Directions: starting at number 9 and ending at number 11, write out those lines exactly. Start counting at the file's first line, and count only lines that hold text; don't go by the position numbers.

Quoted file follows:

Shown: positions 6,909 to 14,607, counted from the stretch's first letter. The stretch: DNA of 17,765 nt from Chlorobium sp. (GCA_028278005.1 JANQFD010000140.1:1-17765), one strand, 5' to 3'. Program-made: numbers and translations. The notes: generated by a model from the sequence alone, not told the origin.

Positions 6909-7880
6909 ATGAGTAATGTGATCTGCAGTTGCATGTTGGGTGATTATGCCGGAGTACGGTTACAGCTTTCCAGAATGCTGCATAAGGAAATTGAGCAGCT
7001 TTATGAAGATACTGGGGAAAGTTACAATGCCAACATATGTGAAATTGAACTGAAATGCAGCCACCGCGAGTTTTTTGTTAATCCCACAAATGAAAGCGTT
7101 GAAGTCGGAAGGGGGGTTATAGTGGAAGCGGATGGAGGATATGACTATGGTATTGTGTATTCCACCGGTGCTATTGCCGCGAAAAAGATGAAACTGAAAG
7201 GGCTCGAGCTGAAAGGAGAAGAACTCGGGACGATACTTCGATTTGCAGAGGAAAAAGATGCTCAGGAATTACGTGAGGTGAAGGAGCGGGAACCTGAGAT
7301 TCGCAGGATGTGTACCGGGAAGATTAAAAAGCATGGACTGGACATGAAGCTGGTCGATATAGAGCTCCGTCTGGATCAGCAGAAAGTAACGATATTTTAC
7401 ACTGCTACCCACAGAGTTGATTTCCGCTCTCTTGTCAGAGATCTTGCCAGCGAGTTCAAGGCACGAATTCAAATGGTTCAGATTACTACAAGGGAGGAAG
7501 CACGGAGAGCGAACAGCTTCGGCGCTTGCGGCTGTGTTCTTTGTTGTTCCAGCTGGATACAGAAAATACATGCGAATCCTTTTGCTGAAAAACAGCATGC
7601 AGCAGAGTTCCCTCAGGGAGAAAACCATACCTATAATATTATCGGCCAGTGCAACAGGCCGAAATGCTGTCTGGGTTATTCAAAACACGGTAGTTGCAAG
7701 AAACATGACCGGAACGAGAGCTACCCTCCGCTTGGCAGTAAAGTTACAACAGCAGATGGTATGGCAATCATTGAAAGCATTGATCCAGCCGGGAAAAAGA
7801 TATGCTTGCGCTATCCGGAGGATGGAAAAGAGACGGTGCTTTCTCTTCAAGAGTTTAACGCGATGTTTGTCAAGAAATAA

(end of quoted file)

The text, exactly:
7501 CACGGAGAGCGAACAGCTTCGGCGCTTGCGGCTGTGTTCTTTGTTGTTCCAGCTGGATACAGAAAATACATGCGAATCCTTTTGCTGAAAAACAGCATGC
7601 AGCAGAGTTCCCTCAGGGAGAAAACCATACCTATAATATTATCGGCCAGTGCAACAGGCCGAAATGCTGTCTGGGTTATTCAAAACACGGTAGTTGCAAG
7701 AAACATGACCGGAACGAGAGCTACCCTCCGCTTGGCAGTAAAGTTACAACAGCAGATGGTATGGCAATCATTGAAAGCATTGATCCAGCCGGGAAAAAGA